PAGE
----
What does Intuitionistic Logic have to do with Kate Moss’ drug use? *A Neighborhood of Infinity* explains.

# Logic

Gregory Chaitin’s Meta Maths is a short book, which meanders pleasantly through various topics: Biological Information (DNA), LISP, several proofs of the infinity of the primes, and the question of whether the universe is discrete or continuous, with accompanying (slightly strange^{[1]}) arguments against the real numbers. Additionally, there’s a good amount of entertaining and idiosyncratic reflection on science, philosophy, and life (“I only really feel alive when I’m working on a new idea, when I’m making love to a woman…. or when I’m going up a mountain!”)

*Meta Maths* also covers that fascinating tie-in between logic and number theory, Hilbert’s 10th problem: whether or not there’s a procedure which can decide whether any integer-valued equation has integer-valued solutions. Some really ingenious mathematics tells us that this is equivalent to the Halting Problem, which asks whether there’s a procedure which can tell if an arbitrary computer program will halt, or continue to run for ever. The answer in both cases is no.

The meat of the story takes us from Gödel’s Incompleteness, to Turing’s Uncomputability (where the Halting Problem arises), and on to Chaitin’s home turf: Algorithmic Information Theory. Each of these areas subsumes the last, in exhibiting in ever more dramatic style the gaping unknowability at the heart of mathematics. The overwhelming majority of real numbers are completely inaccessible to us (other than through non-constructive existence results, of which Chaitin disapproves, I suppose).

The book is full of diagrams like this:

Axioms → Formal System → Theorems

Program → Computer → Output

DNA → Pregnancy → Organism

Ideas → Mind of God → Universe

In each case the first stage consists of compressed information, the middle stage is where this is unpacked, followed by the final result.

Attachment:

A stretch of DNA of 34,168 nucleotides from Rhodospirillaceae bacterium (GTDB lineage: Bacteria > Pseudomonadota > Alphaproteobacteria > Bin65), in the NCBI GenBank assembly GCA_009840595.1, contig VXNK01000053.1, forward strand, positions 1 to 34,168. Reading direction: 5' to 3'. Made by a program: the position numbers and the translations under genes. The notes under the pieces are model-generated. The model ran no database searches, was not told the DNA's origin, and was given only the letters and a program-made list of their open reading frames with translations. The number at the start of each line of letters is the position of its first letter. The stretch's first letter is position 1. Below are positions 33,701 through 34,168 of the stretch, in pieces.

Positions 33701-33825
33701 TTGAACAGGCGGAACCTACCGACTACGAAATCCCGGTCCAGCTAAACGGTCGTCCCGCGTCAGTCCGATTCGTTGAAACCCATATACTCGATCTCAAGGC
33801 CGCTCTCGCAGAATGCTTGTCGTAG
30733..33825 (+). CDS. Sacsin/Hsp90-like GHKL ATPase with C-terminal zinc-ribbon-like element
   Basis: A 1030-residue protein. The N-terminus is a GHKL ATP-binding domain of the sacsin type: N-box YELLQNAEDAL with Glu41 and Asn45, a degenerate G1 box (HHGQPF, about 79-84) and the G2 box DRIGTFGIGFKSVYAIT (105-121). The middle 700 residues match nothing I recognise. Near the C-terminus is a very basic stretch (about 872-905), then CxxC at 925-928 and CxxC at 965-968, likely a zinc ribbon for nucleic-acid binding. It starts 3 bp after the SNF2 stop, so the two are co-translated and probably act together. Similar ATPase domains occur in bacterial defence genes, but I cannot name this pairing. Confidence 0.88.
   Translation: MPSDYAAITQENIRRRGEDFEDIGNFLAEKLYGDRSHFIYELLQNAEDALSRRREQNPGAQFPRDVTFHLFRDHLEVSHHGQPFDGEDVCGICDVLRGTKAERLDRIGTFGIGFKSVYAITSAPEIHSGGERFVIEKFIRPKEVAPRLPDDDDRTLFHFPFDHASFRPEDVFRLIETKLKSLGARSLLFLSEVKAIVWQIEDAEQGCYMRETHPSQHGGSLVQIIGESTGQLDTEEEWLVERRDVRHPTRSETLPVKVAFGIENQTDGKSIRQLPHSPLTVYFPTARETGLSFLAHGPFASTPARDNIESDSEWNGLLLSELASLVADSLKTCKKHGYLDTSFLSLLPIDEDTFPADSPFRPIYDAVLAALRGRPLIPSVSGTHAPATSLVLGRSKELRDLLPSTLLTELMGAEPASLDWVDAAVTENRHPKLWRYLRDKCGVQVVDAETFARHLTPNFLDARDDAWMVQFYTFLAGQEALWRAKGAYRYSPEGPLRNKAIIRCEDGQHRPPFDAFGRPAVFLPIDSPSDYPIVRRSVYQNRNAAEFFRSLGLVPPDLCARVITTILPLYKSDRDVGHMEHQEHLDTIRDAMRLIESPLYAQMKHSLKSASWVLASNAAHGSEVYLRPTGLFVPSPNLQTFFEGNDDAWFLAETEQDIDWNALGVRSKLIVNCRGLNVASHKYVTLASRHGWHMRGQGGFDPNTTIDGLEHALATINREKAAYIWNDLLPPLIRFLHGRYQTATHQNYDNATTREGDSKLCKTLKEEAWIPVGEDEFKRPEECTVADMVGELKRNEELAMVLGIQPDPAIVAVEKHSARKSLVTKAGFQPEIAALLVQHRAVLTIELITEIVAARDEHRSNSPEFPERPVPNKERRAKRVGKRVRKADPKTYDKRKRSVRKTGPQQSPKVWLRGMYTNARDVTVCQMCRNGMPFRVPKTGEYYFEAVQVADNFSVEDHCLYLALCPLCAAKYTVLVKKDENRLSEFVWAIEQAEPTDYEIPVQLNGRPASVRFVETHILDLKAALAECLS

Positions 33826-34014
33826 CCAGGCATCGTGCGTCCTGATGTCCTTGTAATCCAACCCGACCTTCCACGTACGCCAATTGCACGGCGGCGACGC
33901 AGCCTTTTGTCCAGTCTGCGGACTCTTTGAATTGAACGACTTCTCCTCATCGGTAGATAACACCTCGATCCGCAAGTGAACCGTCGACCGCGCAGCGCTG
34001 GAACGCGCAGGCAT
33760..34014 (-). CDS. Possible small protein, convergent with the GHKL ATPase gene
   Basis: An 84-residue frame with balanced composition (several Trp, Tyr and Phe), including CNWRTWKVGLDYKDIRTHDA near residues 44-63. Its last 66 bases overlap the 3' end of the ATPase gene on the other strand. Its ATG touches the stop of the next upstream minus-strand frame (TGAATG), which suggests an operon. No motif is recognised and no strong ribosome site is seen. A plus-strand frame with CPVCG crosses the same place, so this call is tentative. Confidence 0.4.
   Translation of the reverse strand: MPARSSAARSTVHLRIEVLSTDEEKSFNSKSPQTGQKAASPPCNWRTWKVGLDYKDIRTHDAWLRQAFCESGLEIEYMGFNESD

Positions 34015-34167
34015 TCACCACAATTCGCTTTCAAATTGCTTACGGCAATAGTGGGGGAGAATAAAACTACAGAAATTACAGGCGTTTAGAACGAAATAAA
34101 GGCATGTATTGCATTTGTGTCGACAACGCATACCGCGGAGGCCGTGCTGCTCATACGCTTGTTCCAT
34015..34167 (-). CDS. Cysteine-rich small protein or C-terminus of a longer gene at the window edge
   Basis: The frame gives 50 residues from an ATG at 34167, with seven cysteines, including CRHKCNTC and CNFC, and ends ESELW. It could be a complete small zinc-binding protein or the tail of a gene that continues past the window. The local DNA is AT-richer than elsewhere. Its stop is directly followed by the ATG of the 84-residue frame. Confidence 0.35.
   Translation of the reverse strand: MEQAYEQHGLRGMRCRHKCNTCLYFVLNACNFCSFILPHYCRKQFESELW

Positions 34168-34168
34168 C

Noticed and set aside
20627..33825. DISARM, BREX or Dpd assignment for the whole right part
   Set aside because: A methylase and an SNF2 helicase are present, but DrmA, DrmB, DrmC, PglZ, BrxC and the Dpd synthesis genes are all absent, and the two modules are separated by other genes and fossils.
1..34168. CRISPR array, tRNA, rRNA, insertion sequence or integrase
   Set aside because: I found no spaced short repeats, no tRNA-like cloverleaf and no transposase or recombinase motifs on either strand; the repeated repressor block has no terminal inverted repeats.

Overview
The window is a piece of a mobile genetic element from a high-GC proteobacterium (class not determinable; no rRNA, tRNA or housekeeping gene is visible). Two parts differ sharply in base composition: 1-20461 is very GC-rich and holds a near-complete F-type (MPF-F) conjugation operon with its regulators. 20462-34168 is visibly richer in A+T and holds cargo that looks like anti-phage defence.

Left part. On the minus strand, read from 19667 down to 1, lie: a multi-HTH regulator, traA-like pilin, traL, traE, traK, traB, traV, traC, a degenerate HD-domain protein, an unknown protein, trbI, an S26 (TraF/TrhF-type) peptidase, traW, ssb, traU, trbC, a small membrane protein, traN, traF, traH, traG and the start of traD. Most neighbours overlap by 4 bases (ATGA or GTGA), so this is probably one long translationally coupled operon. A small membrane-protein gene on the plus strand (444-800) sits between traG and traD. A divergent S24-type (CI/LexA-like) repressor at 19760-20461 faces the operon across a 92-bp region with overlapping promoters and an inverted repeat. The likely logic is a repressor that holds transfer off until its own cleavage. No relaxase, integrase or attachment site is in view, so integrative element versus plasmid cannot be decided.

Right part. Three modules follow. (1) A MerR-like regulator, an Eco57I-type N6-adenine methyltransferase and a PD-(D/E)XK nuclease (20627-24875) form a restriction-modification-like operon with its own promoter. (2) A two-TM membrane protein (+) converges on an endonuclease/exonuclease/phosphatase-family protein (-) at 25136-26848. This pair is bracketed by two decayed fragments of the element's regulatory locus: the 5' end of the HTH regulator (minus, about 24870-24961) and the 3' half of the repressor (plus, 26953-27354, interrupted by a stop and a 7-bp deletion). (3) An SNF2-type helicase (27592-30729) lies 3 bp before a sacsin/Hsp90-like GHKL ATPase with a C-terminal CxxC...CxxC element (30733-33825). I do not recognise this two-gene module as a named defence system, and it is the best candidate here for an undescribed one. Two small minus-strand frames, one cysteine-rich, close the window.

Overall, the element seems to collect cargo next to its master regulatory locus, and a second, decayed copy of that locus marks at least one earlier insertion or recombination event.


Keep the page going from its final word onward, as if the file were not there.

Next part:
Chaitin’s “dangerous idea” is that almost all information (at least the sort of information which can be encoded in binary), is actually *incompressible*. That is to say, it cannot be deduced from any axioms simpler than itself. It *is* a striking thought, and rams home with some force that Gödelian gaps in our mathematics are the rule, not the exceptions. If you pick a real number at random, then with probability 1 you can have no way of writing it out, or naming it under any system you can think of, or indeed referring to it at all without hopeless ambiguity.

The basic definitions of Algorithmic Information Theory are perfectly natural: you define the *complexity* of a piece of binary information (or anything^{[2]}, such as a mathematical theorem, which can be encoded in binary) to be the length of the shortest program which computes it. (In fact the program must be “self-delimiting”, this is the book’s most technical matter.) A real number is defined to be *random*^{[3]} if the complexity of its first *N* digits is equal to *N* (give or take a small error term).

The peg off which the book hangs is the number Ω (“sometimes called Chaitin’s number”, he helpfully adds): the average halting probability for self-delimiting programs.

I may be wrong, but it’s not obvious that you can really *do* much with Ω (so comparisons with other fundamental constants are surely hyperbole). It’s just a fact, whose interest is that it is a random real, but it is strikingly exceptional, since we can pick it out uniquely (in some sense^{[4]}).